Dark horse wins race for emissions contract


A blue-ribbon panel has decided that a Tennessee firm -- the veritable dark horse in a hotly contested race -- is the best choice to receive a lucrative contract to build and operate Maryland's automobile exhaust monitoring stations.

The committee's recommendation, which was announced yesterday, provides an ironic twist to the politically charged procurement. The panel's preferred contractor, MARTA Technologies Inc. of Nashville, had not even hired a lobbyist in Annapolis, but now appears likely to win a $97 million contract.

The recommendation will be presented to the Board of Public Works Wednesday. It will be up to the board, chaired by Gov. William Donald Schaefer, to decide whether MARTA gets the nod.

The decision brings Maryland motorists one step closer to a tougher Vehicle Emissions Inspection Program featuring more sophisticated pollution tests, higher fees and potentially more expensive repairs -- up to $450 for cars that fail.

City and suburban drivers are already required to have their car exhaust systems checked every two years, but, beginning in 1995, six rural counties will be included in the federally mandated program. The effort is intended to cut harmful tailpipe emissions that have been a chief reason why Baltimore has some of the nation's worst smog.

"Our job was to make sure the procurement process was fair, and it has been," said Mark P. Keener, a Baltimore lawyer and the blue-ribbon committee's chair. "It's not been an easy process. We couldn't take anything for granted."

Del. Howard P. Rawlings, D-Baltimore, chairman of the House Appropriations Committee, yesterday renewed charges that he and other black lawmakers have made since last fall -- that the incumbent contractor, Envirotest Systems Corp. of Bethesda, has been treated unfairly.

Chester Davenport, the company's chairman and chief executive officer, is black, and Mr. Rawlings said that the emissions contract should have been the first major Maryland Department of Transportation contract awarded to a black-run firm.

"There's no reason a Maryland company that is minority-controlled and currently has the contract and is the largest emissions testing company in the world can't get this contract," Mr. Rawlings said.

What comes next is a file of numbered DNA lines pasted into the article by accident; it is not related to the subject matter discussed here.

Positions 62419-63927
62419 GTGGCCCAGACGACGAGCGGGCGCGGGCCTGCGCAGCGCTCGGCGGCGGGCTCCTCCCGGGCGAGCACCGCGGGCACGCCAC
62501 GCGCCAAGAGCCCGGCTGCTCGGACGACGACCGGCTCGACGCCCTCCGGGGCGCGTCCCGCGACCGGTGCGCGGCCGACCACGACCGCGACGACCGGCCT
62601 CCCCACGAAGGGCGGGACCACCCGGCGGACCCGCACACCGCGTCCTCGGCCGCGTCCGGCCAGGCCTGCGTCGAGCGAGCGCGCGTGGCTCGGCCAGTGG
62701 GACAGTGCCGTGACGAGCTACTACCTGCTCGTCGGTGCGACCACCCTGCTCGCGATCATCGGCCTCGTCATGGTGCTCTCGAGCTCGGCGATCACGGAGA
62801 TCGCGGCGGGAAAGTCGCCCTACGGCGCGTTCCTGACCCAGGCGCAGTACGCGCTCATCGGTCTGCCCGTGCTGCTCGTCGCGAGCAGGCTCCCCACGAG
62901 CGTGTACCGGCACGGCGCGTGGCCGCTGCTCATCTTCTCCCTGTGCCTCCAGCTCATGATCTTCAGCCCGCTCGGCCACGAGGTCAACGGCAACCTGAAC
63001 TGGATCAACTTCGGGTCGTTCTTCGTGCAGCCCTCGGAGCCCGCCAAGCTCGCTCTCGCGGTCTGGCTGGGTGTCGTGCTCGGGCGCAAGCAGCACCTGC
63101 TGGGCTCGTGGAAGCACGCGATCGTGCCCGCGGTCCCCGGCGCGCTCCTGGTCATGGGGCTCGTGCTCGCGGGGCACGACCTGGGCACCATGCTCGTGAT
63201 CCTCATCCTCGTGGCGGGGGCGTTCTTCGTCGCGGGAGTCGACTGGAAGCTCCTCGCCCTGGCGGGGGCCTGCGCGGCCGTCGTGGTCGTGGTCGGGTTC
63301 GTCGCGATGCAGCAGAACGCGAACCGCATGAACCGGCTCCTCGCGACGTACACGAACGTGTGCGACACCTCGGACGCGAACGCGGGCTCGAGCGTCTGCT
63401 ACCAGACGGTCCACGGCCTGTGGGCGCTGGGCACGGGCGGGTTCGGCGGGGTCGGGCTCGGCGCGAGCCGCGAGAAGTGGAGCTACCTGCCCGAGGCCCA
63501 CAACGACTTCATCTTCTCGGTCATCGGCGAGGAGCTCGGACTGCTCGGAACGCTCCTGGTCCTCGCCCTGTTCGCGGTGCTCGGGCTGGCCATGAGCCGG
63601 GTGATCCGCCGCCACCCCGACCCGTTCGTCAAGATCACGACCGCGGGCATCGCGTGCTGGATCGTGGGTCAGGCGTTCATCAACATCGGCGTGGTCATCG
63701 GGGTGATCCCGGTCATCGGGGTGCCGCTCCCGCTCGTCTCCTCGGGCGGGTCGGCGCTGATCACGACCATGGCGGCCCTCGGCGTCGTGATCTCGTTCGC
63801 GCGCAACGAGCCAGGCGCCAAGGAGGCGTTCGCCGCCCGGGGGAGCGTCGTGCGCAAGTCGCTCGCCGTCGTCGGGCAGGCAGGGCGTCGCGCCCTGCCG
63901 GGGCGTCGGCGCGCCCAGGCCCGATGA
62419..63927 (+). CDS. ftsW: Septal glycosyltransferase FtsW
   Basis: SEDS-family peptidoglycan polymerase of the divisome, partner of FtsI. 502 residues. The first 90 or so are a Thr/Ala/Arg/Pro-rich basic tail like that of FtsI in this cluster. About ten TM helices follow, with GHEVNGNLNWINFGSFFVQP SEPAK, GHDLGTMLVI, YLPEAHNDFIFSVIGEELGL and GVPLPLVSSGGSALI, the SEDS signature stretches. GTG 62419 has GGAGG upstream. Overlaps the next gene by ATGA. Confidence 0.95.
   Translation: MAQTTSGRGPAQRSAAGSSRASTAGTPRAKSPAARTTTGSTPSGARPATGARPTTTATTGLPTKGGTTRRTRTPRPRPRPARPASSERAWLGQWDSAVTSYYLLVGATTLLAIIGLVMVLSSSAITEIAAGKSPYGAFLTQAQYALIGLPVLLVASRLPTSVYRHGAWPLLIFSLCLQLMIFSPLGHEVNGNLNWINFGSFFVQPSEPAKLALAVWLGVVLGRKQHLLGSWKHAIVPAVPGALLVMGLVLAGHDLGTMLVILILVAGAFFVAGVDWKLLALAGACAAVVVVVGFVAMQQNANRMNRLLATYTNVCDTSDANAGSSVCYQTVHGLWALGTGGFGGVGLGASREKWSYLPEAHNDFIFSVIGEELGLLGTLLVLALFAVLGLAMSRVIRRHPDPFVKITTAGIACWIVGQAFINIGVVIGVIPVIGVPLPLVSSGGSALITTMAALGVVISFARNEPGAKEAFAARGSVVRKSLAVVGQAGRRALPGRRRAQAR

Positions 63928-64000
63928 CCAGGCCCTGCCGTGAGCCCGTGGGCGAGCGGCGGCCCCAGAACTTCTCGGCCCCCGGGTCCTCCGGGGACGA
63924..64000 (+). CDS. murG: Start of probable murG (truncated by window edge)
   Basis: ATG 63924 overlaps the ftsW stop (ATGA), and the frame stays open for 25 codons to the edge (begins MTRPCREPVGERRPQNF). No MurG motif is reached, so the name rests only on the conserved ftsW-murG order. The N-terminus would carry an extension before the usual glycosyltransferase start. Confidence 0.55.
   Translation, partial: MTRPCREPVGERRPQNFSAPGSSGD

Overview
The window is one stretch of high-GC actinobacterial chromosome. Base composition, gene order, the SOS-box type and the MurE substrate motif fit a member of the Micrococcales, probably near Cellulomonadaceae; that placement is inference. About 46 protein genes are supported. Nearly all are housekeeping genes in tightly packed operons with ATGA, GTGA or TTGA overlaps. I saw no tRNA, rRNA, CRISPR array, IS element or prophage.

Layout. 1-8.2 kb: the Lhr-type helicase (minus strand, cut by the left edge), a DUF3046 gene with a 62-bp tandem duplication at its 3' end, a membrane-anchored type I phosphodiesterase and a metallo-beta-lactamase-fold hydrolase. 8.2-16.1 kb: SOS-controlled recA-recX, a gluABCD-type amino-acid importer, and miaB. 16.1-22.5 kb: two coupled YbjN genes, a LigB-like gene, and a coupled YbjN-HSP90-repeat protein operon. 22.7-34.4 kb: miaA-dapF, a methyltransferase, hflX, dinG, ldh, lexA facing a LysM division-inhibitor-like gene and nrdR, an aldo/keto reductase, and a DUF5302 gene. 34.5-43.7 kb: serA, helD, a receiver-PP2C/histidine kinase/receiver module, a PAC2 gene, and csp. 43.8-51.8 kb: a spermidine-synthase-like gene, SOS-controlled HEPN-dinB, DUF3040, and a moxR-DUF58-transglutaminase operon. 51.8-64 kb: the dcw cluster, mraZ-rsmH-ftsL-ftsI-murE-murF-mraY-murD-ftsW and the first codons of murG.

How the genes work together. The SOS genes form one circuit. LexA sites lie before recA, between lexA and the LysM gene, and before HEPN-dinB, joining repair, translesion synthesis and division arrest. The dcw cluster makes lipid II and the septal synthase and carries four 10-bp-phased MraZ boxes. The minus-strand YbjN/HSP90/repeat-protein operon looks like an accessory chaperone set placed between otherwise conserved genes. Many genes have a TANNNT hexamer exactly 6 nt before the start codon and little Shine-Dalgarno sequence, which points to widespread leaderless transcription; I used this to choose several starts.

A written statement from Envirotest said the Maryland contract was "less attractive" than pending contracts in other states and its loss would not "affect our long-term growth plans."

The decision is a blow to Systems Control Inc., the Sunnyvale, Calif., firm that held the Maryland emissions inspection contract before selling its assets to Envirotest last year.

The company spent a considerable sum hiring top Annapolis lobbyist Bruce C. Bereano, hoping he could do for them what he did for GTECH Corp., the firm that won the state's lottery computer contract three years ago under similar circumstances.

Mr. Bereano said yesterday that he was disappointed with the outcome of the committee's deliberations, but he called the process fair.

"The Envirotest people are sore losers," said Mr. Bereano, whose client has been sued by Envirotest over an emissions contract in Maine. MARTA's bid was not the least expensive considered by the seven-member panel, nor was it the highest-rated on the technical scale. Instead, it scored well on both measures, besting three competitors.

Low-bid honors went to Envirotest. The company proposed spending $39.9 million to build the stations and about $11 million each year to run them.

MARTA's proposal would cost significantly more to create the stations, $48 million, but less to run them, $9.8 million a year.

Whiting-Turner Contracting Co. and a minority firm, Essex Construction, would build MARTA's stations by the end of next year. Whiting-Turner head Willard Hackerman is a longtime Schaefer ally.

Envirotest lost out in a technical evaluation.

A committee of staffers from the state transportation department and the Maryland Department of the Environment looked at such things as where the stations would be located, the quality of their equipment and how they would be managed or expanded in the future.

Of a possible 925 points, Envirotest received the lowest technical score, 670.

Systems Control came in third at 728 and MARTA was second at 746. A fourth competitor, partners Environmental Systems Products Inc. of East Grandby, Conn., and Gordon Darby Systems of Louisville, Ky., scored tops at 755. But their price was higher than MARTA's.

Maryland Transportation Secretary O. James Lighthizer said the fact that the committee's decision avoids the political fallout that might result from awarding the contract to Envirotest or Systems Control is a "happy coincidence."

MARTA, a unit of Ohio-based Allen Group Inc., operates only one emissions testing program, in Central Florida.

MARTA's proposal would create 19 new emissions testing stations, including two in Baltimore, one in Baltimore County, one in Howard County, two in Anne Arundel County, one in Carroll County and one in Harford County.

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